Where is the Healthcare System Leading us? A Reflection of Healthcare in the U.S. and China

Carol Xie


Healthcare is a question that concerns every person on the planet; as life expectancy increases and medical care advances, we have higher expectations for the quality and availability of our healthcare. However, global healthcare resources are scarce, and it is difficult to grant affordability, quality, and availability to everyone. It is noteworthy to analyze the healthcare systems in different nations and understand the historical backgrounds that lead healthcare systems to their current state, both successes and failures. In this article, I will compare the healthcare structure and regulations of the United States of America and China, and evaluate the future of healthcare in these two countries.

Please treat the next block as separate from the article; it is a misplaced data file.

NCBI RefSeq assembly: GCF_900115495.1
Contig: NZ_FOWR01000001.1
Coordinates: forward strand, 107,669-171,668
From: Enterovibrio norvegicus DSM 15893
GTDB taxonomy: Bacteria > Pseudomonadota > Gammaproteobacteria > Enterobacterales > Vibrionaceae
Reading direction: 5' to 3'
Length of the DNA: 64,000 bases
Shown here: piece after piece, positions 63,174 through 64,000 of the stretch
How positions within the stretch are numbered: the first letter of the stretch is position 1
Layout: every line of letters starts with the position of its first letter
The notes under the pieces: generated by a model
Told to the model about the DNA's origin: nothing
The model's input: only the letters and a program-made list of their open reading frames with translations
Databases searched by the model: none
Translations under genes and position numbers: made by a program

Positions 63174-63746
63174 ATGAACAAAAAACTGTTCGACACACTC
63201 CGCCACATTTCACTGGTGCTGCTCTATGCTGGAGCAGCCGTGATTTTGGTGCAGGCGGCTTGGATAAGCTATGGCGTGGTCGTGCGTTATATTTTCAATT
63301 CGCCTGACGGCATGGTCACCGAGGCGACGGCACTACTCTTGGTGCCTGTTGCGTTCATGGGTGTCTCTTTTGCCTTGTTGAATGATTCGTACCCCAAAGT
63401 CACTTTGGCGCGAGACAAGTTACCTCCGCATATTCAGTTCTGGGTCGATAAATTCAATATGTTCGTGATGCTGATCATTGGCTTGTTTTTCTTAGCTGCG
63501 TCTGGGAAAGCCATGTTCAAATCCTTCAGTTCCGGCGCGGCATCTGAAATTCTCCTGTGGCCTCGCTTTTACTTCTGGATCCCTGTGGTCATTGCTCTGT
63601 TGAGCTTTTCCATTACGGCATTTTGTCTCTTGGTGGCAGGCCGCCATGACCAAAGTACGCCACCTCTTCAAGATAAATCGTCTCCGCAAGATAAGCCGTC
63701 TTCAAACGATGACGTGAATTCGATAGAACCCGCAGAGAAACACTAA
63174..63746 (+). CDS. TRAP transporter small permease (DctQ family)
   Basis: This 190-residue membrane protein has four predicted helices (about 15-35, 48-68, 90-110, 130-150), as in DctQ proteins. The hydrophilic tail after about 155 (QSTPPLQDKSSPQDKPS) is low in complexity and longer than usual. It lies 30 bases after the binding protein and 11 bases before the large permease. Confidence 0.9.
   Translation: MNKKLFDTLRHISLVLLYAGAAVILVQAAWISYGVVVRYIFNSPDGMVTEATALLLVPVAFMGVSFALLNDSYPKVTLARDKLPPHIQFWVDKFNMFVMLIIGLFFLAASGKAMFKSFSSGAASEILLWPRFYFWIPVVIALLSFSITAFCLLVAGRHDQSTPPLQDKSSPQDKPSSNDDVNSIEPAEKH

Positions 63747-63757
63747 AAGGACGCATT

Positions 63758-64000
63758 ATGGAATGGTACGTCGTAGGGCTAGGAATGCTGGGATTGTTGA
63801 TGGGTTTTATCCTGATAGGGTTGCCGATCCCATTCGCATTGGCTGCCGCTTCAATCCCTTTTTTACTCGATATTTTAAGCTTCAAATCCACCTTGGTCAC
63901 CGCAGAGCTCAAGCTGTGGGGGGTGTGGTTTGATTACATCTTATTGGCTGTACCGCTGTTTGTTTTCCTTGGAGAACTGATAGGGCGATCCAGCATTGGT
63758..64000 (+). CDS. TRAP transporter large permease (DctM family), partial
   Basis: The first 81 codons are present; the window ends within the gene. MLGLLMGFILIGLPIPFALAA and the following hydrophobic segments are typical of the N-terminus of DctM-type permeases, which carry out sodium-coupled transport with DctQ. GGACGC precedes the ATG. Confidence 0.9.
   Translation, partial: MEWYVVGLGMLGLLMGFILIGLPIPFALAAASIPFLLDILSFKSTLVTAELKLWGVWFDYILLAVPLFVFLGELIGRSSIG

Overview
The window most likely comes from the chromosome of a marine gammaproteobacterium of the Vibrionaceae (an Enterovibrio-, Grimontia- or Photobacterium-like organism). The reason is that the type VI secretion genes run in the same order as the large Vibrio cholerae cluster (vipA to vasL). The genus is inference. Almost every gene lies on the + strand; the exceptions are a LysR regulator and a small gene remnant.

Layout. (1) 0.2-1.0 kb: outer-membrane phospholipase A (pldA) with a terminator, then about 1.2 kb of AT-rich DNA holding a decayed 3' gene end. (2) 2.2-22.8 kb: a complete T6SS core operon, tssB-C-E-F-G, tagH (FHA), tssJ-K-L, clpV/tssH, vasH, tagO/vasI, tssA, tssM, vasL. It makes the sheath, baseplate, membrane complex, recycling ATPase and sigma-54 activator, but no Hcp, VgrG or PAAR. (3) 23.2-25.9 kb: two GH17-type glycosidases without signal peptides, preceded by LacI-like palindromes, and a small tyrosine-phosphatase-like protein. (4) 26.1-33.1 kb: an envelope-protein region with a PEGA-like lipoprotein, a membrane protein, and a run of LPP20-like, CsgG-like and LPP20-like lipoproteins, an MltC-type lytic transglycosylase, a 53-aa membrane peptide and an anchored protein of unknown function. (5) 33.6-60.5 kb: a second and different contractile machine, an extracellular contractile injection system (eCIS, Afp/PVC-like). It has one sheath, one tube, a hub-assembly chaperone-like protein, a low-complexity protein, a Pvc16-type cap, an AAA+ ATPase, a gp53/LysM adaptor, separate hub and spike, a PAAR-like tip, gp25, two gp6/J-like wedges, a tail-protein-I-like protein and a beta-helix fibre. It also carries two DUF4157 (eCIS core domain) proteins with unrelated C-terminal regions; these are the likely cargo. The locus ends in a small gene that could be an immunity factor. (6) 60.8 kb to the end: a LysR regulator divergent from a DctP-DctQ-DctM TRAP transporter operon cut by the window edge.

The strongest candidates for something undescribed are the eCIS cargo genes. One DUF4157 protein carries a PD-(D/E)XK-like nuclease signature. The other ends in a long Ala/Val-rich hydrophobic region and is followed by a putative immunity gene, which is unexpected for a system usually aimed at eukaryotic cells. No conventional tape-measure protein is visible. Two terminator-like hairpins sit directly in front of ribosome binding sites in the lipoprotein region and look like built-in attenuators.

The insurance-based healthcare system was not introduced until the end of the 19th Century, when Germany launched the first national health insurance in 1883. Since the 1930s, insurance companies prevailed in the United States to cover healthcare expenses for the general public, especially through employee-benefit plans. Since then, the financial structure of American healthcare has been based on employee or private insurance that reimburses people finding care in the privatized healthcare market. Such a system bridges the capitalist healthcare-provider market and the care-seeking public, but it produces increased inefficiency as private medical corporations negotiate with the insurance company.